Shopping on Chillingham Road

A Heaton exile, Mrs Fletcher,  has written to us with her memories of Chillingham Road. We hope that they and the photographs from an even earlier time will prompt other readers to add some of their own:

‘I grew up and lived in Heaton in a typical Tyneside flat from 1940-64. As a child living in Warton Terrace,

 

WartonTerrace83 RLC.jpg

Warton Terrace (Edwardian postcard)

 

 

I was only a ‘hop skip and a jump’ from Chillingham Road and I enjoyed shopping there with my mam or ‘going for messages’ for her. In those days ‘Chilly Road’ looked rather different – there were no trees, handy seats, estate agents, charity shops or supermarkets and a takeaway to us was fish and chips (taking newspaper for outer wrapping). There weren’t many cars but there were trams (later replaced by buses).

 

Chillingham Road93 RLC.jpg

Chillingham Road (Edwardian postcard )

 

There was however a wide variety of shops. Some that come to mind are – Burrel’s butchers where we bought such things as black pudding and ‘scrag end’… Pinder’s greengrocers for ‘half a stone of potatoes’…  Nesbit’s bakers for an ‘Edinburgh brown’ loaf… Sayer’s greengrocers where Mam first bought frozen food – a carton of bilberries. She’d have used them fairly quickly as we never had a fridge!  There was Law’s stores for groceries, Little’s Dairy, which sold wonderful ice-cream and Donkin’s toyshop which also had a lending library. Nearby was a drapers.
ChillinghamRoad96 RLC.jpg

Chillingham Road (Edwardian postcard)

Then there were several Co-op shops, Fong Wah’s laundry, a radio shop, Manners pork shop, two drycleaners, an off-licence, chemists, a wallpaper shop, fresh fish shop and many others.
At the post office I bought sheets of colourful pictures called ‘scraps’ to stick into my scrapbook. Next to the pillar box outside was a useful stamp machine. There was a newsagent who would deliver my  ‘Beano’ and ‘Dandy‘ comics and later ‘School Friend’.
At the tiny branch of Clough’s we used to buy our sweets, like my favourite sherbet lollies, on the way to enjoy ‘the pictures’ along the road at the Scala.
scalachilliroad88rlc

Scala, Chillingham Road c1936

 I also remember the ‘Tru-time Watch Company’ where I bought a necklace in the 1950s (I still have it). Happy days…’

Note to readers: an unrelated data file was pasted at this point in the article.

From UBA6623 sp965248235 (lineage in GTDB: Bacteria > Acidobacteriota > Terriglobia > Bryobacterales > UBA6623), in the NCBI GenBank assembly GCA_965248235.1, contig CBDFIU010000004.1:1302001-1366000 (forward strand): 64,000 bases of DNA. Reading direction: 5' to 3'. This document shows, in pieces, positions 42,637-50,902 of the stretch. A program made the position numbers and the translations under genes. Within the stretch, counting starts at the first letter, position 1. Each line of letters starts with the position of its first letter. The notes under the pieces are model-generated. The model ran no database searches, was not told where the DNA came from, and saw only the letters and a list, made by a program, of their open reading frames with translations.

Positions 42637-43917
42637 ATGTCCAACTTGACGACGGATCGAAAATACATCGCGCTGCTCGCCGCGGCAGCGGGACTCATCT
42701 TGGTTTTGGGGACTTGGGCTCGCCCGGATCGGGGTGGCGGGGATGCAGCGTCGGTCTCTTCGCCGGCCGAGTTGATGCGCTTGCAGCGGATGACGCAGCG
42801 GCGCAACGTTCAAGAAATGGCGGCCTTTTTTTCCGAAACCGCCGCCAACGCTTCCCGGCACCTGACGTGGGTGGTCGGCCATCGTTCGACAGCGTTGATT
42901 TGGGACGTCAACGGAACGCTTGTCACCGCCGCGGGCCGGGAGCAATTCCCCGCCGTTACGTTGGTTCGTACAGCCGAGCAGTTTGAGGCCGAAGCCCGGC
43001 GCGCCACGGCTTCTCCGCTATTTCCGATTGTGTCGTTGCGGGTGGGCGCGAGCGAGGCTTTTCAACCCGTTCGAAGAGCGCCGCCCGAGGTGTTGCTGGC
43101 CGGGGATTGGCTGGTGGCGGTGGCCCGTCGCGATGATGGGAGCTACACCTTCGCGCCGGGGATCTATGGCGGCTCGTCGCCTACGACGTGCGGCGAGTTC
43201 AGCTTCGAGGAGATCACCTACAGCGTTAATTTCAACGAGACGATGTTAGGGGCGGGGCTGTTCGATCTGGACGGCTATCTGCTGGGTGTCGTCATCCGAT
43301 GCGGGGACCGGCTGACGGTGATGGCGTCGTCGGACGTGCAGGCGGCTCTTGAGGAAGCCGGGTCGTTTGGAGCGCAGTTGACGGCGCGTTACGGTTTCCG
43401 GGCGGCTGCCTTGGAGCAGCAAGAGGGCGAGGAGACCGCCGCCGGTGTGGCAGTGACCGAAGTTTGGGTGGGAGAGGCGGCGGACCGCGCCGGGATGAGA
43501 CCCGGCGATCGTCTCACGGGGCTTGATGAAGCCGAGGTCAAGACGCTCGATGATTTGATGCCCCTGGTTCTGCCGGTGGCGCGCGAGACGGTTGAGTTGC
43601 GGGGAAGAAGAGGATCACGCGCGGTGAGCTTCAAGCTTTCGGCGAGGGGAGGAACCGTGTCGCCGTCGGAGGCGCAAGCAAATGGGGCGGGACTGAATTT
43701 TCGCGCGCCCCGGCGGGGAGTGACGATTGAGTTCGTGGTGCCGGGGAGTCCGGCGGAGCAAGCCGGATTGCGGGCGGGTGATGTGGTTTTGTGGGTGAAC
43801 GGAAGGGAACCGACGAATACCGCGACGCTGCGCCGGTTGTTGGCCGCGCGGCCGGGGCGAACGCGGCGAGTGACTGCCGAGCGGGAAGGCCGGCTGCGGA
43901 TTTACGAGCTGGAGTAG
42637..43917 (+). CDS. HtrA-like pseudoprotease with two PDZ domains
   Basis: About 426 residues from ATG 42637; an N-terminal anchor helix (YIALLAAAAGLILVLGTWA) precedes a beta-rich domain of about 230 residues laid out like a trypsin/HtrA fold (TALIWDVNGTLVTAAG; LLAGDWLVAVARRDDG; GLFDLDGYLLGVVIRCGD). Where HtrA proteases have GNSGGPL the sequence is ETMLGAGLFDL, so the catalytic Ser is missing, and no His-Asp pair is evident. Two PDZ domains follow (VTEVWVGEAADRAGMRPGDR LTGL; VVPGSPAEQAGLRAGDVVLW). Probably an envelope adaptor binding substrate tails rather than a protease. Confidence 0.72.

Acknowledgements
Thank you, Mrs. Fletcher, for taking the time to write and share your memories and also to Hilary Bray (nee Bates) who gave us permission to digitise and use photographs of Heaton from her collection.
Can you help? 

If you have memories of shopping on Chillingham Road or you or a member of your family kept a shop there or you can tell us more about the places depicted in the photographs, we’d love to hear from you. You can contact us either through this website by clicking on the link immediately below the article title or by emailing chris.jackson@heatonhistorygroup.org

6 thoughts on “Shopping on Chillingham Road

  1. Keith Fisher

    Ah! Donkin’s! How could I forget about that wonderful toy-shop. There were no toy-shops on Heaton Road – two ice-cream parlours though – so I had to go down to Donkin’s, or up to Shields Road.
    Manner’s gravy-dipped hot savaloys with pease-pudding and stuffing far outclassed Robinson’s (I don’t remember if Robinson’s did hot savaloy sandwiches… help?) even if my appetite was sharpened by a half a day in the swimming baths or a few hours of Batman at the Scala. I’m afraid Subway doesn’t even come close.

    Reply
    1. Robert Hallowell

      I lived in the avenues from 1944 to 1958, I have fond memories of Chillie Road particulaly going to the Saturday matinee at the Scala.

      Reply
  2. Caroll Spencer (nee Salkeld)

    Does anyone remember a coffee shop passed the Scala. I think the man who had it was called Davy Flatman and he was a friend of my dad, Bill Salkeld. My dad and I used to go on a Saturday and I think we went through the front shop to the back room where the coffee machine and tables were. I lived on Warton Tce at the very bottom in the newer houses from 1953 till 1962 but my grandparents had lived there before us. My grandmother moving there from the refreshment rooms in Armstrong Park. I love the photos. Does anyone know where that huge chimney at the bottom of Warton Terrace was and what was on the site previous to the flats where I lived. We were at the very bottom next to the allotments.

    Reply
    1. oldheaton Post author

      Hi Richard, We haven’t researched the history of the shop but we do have some photos, which we’ll be publishing shortly as part of Eric Dale’s memories. Watch this space! But it would be lovely to hear what people know and remember. Chris (Secretary, Heaton History Group)

      Reply

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